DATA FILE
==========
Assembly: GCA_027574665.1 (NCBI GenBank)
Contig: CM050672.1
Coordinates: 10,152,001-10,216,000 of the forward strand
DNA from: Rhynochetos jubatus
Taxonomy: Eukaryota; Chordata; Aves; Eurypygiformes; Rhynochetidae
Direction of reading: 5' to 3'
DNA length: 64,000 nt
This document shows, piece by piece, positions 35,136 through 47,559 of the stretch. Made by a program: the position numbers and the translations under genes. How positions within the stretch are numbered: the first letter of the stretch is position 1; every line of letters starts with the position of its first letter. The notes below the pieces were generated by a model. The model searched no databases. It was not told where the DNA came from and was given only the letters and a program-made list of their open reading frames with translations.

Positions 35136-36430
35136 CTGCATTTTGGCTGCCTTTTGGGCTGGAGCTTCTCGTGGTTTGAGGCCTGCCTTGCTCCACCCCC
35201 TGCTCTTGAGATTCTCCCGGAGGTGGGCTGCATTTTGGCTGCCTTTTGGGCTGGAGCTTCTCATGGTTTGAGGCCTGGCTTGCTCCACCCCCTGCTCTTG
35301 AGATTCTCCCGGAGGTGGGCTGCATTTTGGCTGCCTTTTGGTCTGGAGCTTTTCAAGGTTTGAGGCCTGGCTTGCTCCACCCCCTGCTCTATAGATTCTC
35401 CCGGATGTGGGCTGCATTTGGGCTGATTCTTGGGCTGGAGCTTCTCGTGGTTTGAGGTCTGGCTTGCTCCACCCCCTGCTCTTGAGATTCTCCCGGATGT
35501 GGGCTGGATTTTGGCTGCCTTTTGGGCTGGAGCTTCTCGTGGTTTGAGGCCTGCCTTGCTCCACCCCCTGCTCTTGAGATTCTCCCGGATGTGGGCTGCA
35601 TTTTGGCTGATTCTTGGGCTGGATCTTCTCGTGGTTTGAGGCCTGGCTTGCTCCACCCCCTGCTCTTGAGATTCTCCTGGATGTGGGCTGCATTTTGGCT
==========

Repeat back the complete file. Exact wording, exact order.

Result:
Assembly: GCA_027574665.1 (NCBI GenBank)
Contig: CM050672.1
Coordinates: 10,152,001-10,216,000 of the forward strand
DNA from: Rhynochetos jubatus
Taxonomy: Eukaryota; Chordata; Aves; Eurypygiformes; Rhynochetidae
Direction of reading: 5' to 3'
DNA length: 64,000 nt
This document shows, piece by piece, positions 35,136 through 47,559 of the stretch. Made by a program: the position numbers and the translations under genes. How positions within the stretch are numbered: the first letter of the stretch is position 1; every line of letters starts with the position of its first letter. The notes below the pieces were generated by a model. The model searched no databases. It was not told where the DNA came from and was given only the letters and a program-made list of their open reading frames with translations.

Positions 35136-36430
35136 CTGCATTTTGGCTGCCTTTTGGGCTGGAGCTTCTCGTGGTTTGAGGCCTGCCTTGCTCCACCCCC
35201 TGCTCTTGAGATTCTCCCGGAGGTGGGCTGCATTTTGGCTGCCTTTTGGGCTGGAGCTTCTCATGGTTTGAGGCCTGGCTTGCTCCACCCCCTGCTCTTG
35301 AGATTCTCCCGGAGGTGGGCTGCATTTTGGCTGCCTTTTGGTCTGGAGCTTTTCAAGGTTTGAGGCCTGGCTTGCTCCACCCCCTGCTCTATAGATTCTC
35401 CCGGATGTGGGCTGCATTTGGGCTGATTCTTGGGCTGGAGCTTCTCGTGGTTTGAGGTCTGGCTTGCTCCACCCCCTGCTCTTGAGATTCTCCCGGATGT
35501 GGGCTGGATTTTGGCTGCCTTTTGGGCTGGAGCTTCTCGTGGTTTGAGGCCTGCCTTGCTCCACCCCCTGCTCTTGAGATTCTCCCGGATGTGGGCTGCA
35601 TTTTGGCTGATTCTTGGGCTGGATCTTCTCGTGGTTTGAGGCCTGGCTTGCTCCACCCCCTGCTCTTGAGATTCTCCTGGATGTGGGCTGCATTTTGGCT